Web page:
Doctor insights on:
Ascites With Cough
I am an ovarian cancer patient on my 2nd recurrence. I have new pain & numbness in front of both thighs, worse when I sneeze / cough. Can malignant abdominal ascites be compressing lateral femoral cutaneous nerve causing pain? How can the pain be palliate
The cough reflex is a protective mechanism that uses muscles in your throat and chest to expel mucous and saliva that may contain pathogens that would otherwise possibly be inhaled via aerosol or to expel pathogens infecting the throat and respiratory system. Cough benefits the host by reducing load and benefits the pathogen which may then spread via aerosol. ...Read more
Don, t have shortness of breath or cough feel fit walking alot am I just fatter in my stomach as I age or could it be ascites? Don't eat many carbs? GP examined stomach for burping and GERD and said stomach OK. I see Ripple when push down on it on back.
Ascites: Ascites occurs as a result of several serious medical illnesses which don't appear likely in your case. New weight often is deposited in the abdominal area which is a more likely scenario in your case. An ultrasound of the abdomen can reassure you if you're still concerned about abdominal pathology. ...Read more
Depends on source: Ascites, the leaking of serum fluid into the peritoneal cavity can arise from different sources. End stage liver cirrhosis with portal hypertension can cause extensive ascites. A liver transplant may be the only source for relief. Ovaian Cancer that spreads to the omentum releases a vascular permeability factor. Here tumor debulking and chemo may produce the desired results. ...Read more
Diaphragm: Ascites is an accumulation of fluid in the abdominal cavity. The diaphragm, which is the muscle that divides the abdomen from the thoracic cavity (where the lungs are located), helps in pulling air into the lungs, any accumulation of fluid in the abdomen will increase the intrabdominal pressure thus pushing on the diaphragm upward, preventing it from helping in drawing air into the lungs properly. ...Read more
Ascites: In and of itself walking will not make ascites worse. Resistance exercises such as weight lifting with moderate to heavy resistance can due to increase vascular pressures that occur. Walking should not bother it and can help in so many other ways both physically, mentally, and psychologically. ...Read more
Ultrasound: You do not mention the type of surgery that you are to have - the risk of surgery in the face of underlying liver disease depends on the type of surgery and the degree of liver damage. Ascites is an indicator of the severity of liver disease, but the risk of surgery is not necessarily eliminated if the ascites is gone. See your hepatologist for full assessment of the risk of surgery. ...Read more
Does perihepatic ascites cause pain? How long does it take to go away and what are potential causes?
Does ascites, even a small amount, usually make you gain weight? Does it also increase your total body water %?
Does ascites fluid get reabsorbed by the body or does it need to be drained (tapped)? It is not growing, just remained the same.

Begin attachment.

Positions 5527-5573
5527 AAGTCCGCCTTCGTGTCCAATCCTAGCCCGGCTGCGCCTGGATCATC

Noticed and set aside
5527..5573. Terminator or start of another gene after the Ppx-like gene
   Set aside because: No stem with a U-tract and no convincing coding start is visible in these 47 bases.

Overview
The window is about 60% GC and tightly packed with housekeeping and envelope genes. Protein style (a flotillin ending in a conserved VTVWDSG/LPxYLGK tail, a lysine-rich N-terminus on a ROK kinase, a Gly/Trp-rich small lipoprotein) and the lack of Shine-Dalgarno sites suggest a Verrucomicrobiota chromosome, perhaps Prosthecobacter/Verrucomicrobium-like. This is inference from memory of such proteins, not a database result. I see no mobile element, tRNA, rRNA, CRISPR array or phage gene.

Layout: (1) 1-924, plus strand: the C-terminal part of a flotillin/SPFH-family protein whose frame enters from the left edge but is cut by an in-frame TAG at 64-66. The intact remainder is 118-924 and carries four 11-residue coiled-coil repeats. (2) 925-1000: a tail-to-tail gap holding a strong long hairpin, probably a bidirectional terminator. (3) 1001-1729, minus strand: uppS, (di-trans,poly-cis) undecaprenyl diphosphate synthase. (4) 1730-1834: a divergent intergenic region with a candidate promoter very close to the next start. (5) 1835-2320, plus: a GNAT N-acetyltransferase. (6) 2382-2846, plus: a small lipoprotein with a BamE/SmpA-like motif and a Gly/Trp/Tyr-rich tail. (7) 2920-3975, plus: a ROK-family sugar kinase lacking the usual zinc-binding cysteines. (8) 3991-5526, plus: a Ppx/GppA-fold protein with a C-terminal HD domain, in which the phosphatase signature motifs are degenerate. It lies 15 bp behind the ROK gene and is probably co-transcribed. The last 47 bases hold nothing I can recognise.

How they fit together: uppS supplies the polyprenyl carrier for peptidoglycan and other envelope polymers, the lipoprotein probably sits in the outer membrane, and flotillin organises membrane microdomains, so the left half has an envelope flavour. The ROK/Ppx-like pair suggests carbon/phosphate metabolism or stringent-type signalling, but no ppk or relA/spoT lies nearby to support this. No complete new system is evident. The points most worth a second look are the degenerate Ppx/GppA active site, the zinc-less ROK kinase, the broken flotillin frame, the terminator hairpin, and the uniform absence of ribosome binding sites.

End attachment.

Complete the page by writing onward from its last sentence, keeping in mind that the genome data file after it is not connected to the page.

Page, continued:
If the cause is found and treated, it can resorb.
If tapped, it may just recur to equilibrium. ...Read more
I have ascites symptoms disease (lever). How can I relief from this disease perminantely. Without any operation or surgery like emplantation of lever?
Liver cirrohsis: Unforunetly there is no magic cure. A liver transplant if you are a candidate will help. ...Read more
No: Ascites is frequently associated with tumors such as ovary which spread to omentum causing a release of a permeability factor that causes weeping of fluid from peritoneal surface to produce ascites. The latter also occurs during portal hypertension with cirrhosis of the liver resulting in fluid filling the peritoneal cavity. Rare infections such as TB peritonitis is associated with ascites. ...Read more
Yes: Ascites is fluid in the abdominal cavity. There are many causes of ascites. Yes, it can be removed by a procedure called paracentesis. It is a fairly simple procedure done in a doctor's office. However, this is not a treatment for ascites. Paracentesis is used to help diagnose the cause of ascites, or to relieve the pressure from a buildup of a large amount of fluid. ...Read more
There are: Many causes of ascites, so finding and treating the cause will take care of the ascites. If the cause cannot be cured, dietary/fluid restrictions may be necessary, along with intermittent drainage if the volume of fluid becomes so large it impairs breathing or causes other symptoms. Talk to your doctor about it. ...Read more
Diuretic, drainage: Careful use of drugs to remove fluid from the body (usually diuretic such as spironolactone) helps mild cases, and if severe inserting a catheter though the skin into the abdominal cavity to drain fluid can relieve symptoms. Your best relief is if the liver dissease can be reversed or improved. ...Read more
Treatment of ascites is based on treating the underlying cause which is responsible for the accumulation of fluid.
Other initial treatments are medical in nature and include sodium restriction and diuretic therapy. This can be effective in up to 95% of patients.
For those who are refractory to medical treatment the ascitic fluid can be removed periodically via a process called paracentesis. ...Read more
Harder to treat: It is much harder to treat, usually dietary changes are used. Sometimes an interventional radiologist (image guided surgeon) can identify the problem and block the leak, but it is a very specialized procedure. The interventional radiology group at university of pennsylvania has significant experience with this condition. ...Read more